Buran (and that specifically in contrast to Energia/Buran). It ate up a large part of the Soviet space budget and had no purpose as they were also continuing to use expendable launchers. Those were cheaper to use than the US Shuttle and so probably would have been cheaper than the Soviet one.

Energia was an inspired bit of following the letter of the law while breaking the spirit on the part of Glushko, but if it hadn't had to lift an orbiter the USSR would have had a super-heavy launcher several years before they did.

Energia was a super heavy lifter who's capacity was similar to the Saturn INT-21.
The fully developed inline version would have been the most powerful LV to fly.

Without Buran Energia may have never been built as a payload is needed to create the need for the LV.

The program did not die of natural causes but instead was killed by larger economic and political events ie the breakup of the Soviet Union.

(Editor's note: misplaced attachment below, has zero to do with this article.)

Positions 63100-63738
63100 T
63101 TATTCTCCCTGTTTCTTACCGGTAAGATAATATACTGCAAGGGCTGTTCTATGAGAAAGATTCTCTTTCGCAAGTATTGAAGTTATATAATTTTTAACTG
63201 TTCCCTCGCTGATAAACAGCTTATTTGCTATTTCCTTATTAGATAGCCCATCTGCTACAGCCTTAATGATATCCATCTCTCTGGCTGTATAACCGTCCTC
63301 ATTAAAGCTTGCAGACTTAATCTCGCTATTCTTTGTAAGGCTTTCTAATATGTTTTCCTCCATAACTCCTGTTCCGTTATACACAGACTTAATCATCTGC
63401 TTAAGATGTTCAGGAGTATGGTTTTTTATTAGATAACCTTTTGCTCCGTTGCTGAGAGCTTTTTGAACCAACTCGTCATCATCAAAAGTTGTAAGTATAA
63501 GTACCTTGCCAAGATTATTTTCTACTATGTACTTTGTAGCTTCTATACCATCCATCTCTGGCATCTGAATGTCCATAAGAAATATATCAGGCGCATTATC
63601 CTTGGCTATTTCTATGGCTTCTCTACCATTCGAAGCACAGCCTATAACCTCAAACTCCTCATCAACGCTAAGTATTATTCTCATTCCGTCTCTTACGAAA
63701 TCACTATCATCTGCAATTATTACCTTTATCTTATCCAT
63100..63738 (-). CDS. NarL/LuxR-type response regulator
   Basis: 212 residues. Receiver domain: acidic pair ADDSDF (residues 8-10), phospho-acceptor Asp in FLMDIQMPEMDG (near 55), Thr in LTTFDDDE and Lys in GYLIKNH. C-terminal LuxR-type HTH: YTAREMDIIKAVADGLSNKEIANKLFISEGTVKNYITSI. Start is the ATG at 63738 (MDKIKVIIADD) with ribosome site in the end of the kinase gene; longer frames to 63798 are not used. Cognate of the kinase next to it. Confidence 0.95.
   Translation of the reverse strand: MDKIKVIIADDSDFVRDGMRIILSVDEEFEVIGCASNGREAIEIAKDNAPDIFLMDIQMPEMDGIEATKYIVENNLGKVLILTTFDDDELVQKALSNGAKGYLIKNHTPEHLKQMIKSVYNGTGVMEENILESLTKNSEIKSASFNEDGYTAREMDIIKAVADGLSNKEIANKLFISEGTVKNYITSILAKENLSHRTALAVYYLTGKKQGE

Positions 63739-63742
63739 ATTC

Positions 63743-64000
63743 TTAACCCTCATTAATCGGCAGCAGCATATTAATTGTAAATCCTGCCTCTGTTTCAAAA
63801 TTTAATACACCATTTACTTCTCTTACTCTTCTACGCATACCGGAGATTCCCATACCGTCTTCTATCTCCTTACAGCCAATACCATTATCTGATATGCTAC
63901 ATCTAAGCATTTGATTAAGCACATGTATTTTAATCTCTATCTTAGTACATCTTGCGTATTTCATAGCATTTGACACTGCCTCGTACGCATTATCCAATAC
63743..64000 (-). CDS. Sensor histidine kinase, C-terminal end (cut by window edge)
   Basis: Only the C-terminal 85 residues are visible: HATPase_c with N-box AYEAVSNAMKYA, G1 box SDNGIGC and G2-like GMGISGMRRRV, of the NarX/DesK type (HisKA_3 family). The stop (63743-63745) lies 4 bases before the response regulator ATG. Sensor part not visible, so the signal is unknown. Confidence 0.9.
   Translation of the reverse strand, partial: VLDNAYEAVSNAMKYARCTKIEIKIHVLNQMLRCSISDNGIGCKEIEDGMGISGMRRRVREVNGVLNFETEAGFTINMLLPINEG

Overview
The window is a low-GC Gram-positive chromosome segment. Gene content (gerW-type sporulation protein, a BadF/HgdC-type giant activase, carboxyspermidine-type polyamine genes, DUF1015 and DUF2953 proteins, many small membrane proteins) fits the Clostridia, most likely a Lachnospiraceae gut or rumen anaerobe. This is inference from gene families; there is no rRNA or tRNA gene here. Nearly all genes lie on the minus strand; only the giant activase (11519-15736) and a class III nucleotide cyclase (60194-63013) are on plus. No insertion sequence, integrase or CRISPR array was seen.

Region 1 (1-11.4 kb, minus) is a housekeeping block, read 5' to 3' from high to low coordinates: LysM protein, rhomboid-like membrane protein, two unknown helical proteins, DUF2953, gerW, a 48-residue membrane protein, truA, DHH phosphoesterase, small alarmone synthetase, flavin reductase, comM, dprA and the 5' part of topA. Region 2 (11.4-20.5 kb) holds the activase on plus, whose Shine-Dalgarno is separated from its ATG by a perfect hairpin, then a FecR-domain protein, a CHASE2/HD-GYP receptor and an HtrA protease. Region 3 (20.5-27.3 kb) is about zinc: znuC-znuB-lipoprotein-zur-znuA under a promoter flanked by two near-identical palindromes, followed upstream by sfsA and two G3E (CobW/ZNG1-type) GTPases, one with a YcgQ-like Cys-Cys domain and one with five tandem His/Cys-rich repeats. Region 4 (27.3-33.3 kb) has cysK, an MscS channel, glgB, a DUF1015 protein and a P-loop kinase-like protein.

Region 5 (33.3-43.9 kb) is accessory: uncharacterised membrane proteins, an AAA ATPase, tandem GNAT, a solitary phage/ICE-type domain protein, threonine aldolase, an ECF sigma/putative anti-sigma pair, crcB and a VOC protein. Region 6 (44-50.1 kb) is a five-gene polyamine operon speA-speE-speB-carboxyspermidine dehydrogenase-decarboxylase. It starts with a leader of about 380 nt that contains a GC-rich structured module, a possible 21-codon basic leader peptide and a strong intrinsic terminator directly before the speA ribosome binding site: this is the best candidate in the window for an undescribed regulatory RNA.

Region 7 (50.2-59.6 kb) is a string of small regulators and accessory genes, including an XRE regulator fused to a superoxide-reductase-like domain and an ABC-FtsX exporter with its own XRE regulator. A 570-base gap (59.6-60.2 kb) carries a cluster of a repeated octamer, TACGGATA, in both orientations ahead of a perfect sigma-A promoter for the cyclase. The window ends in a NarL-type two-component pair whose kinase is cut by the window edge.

The cost of the space program was a minor contributor in light of other issues the cost of the arms race agianst the US, a loosing war in Afghanistan,the cost of maintaining puppet governments inside the iron curtain, and general corruption within the Soviet government.
The Soviet Afghan war was esp costly for them and is often referred to as the Soviet's Vietnam or the Bear Trap.
Your real close....
Allowing Past Soviet corruption to invade future Russian programs.
Allowing Russian Nationalism, or Old Soviet hard liners define relations with friendly countries.  We are talking about Ukraine and  Kazakhstan.
 
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Offline malenfant

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Re: Worst decision made in Russian/Soviet space history?
« Reply #46 on: 09/16/2013 06:14 pm »